Despite the state’s many strengths in the ag export market, some growers and industry representatives are concerned about recent changes in U.S. trade policy. The country’s formal exit from the Trans-Pacific Partnership, or TPP, is chief among those concerns. Eleven other Pacific-touching countries, including Canada and Japan, are proceeding with a new trade agreement to lessen tariffs for member countries over the nine-year period of its implementation, in turn making U.S. products more expensive by comparison.

“We will begin to start seeing more disadvantages to us on price versus our competitors who are in the TPP because they’ll have no tariffs on their products; whereas, our products will be more expensive,” Perry said.

In the absence of being a part of the TPP, bilateral agreements—or one-on-one agreements between the U.S. and each of the member countries—will be an absolute necessity for strengthening the U.S. trading position, she said. Separate agreements will need to be written, a process that will take time.

As farmers wait for clarity on trade policy in the Pacific, renegotiations of the North American Free Trade Agreement, or NAFTA, have taken front and center, adding additional uncertainty for those in the export market, Perry noted. NAFTA is the agreement that regulates trade between the U.S., Canada and Mexico.

The concern in both cases is that competitors from foreign markets will be quick to fill any void left by the U.S.

“With NAFTA renegotiations and the TPP, trading partners that we’ve had stability with and that we’ve had long-term relationships with are starting to look elsewhere and explore other options,” Perry said. “They’re negotiating free-trade agreements with our competitors.”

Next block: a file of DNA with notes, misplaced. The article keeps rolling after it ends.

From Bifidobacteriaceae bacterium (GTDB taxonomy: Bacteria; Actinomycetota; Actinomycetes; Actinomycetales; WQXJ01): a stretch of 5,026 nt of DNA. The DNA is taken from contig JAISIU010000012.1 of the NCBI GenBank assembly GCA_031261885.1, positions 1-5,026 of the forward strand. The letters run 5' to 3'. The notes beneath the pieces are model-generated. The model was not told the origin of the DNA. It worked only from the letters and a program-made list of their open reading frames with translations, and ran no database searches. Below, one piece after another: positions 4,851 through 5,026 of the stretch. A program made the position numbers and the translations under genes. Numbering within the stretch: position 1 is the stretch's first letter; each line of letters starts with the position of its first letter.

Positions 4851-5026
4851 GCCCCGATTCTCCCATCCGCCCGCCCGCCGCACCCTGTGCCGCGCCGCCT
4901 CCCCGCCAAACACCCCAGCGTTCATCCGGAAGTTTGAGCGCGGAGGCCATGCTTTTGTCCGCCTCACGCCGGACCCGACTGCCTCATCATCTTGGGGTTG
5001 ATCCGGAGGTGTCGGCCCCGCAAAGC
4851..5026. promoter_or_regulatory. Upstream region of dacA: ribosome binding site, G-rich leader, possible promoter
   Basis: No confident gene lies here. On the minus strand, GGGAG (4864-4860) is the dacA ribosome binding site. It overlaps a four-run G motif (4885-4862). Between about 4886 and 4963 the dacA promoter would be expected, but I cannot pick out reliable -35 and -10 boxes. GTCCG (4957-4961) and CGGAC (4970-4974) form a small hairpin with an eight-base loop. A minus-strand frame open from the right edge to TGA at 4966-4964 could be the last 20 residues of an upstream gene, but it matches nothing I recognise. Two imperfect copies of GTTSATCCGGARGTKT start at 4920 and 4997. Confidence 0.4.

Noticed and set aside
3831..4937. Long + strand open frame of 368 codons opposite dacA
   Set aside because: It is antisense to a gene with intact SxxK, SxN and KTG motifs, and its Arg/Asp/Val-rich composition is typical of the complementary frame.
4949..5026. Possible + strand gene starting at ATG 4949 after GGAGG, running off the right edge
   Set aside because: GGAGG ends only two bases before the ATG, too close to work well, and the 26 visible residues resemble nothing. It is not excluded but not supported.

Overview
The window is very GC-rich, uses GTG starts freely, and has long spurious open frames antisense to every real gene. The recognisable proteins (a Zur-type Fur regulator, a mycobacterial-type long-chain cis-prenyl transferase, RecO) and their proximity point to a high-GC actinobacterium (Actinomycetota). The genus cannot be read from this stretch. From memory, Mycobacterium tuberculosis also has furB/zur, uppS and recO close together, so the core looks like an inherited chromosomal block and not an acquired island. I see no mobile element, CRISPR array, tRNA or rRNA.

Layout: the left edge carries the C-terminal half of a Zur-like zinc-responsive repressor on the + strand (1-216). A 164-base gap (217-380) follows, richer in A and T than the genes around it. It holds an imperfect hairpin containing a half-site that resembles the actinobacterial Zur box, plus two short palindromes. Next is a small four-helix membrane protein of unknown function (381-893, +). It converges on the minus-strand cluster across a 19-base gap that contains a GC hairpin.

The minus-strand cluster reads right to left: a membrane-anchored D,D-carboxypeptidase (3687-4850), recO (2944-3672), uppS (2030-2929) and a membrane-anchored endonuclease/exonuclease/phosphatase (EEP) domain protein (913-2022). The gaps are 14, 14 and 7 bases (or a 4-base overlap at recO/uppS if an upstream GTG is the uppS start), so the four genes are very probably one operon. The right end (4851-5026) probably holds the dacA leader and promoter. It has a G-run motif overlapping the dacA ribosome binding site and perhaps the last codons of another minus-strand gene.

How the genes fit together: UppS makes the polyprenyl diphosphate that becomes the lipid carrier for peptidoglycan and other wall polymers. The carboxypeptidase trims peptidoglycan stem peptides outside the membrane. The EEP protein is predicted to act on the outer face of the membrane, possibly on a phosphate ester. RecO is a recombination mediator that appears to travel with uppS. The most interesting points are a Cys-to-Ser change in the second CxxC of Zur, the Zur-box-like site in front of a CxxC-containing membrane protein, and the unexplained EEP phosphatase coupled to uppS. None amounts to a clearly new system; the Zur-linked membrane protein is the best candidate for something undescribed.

The European Union, for instance, is already negotiating free trade agreements with Japan and Mexico. That’s particularly concerning to the potato industry, where 70 percent of what’s grown in Washington is exported out, mostly to the Pacific Rim, said  Chris Voigt, executive director of the Washington Potato Commission.

Japan, which is the biggest market for Washington potato products, has indicated the country isn’t interested in forming bilateral agreements with the U.S., he said.

“(Potato growers) are definitely concerned. This is their livelihood,” Voigt said.

Washington has a tremendous amount of infrastructure to support potato growers, such as processing and storage facilities that can’t be used for anything else, he said.

“If exports go away, it would be devastating to our industry. Everybody is definitely nervous,” Voigt said.

Representatives from the wheat industry also expressed concern. Nearly 90 percent of wheat grown in Washington is exported, much of it to Asia, which has a strong preference for soft white wheat grown in Washington state

Of the 6 million metric tons of wheat imported by Japan each year, more than 3 million metric tons are imported from the U.S. That long-held 50-percent U.S. market share in Japan is expected to drop to 23 percent following implementation of TPP-11.

“We’re really concerned about trade right now,” said Michelle Hennings, executive director of the Washington Association of Wheat Growers.

Her organization is hopeful the U.S. will reconsider its position and re-engage the TPP.

In the state Department of Agriculture’s view, the critical factor is simply that the U.S. get some sort of agreements in place, Perry said.

“For us, either (the TPP or bilateral agreements) is good. We just don’t want to be without either,” she said. “We absolutely need one or the other.”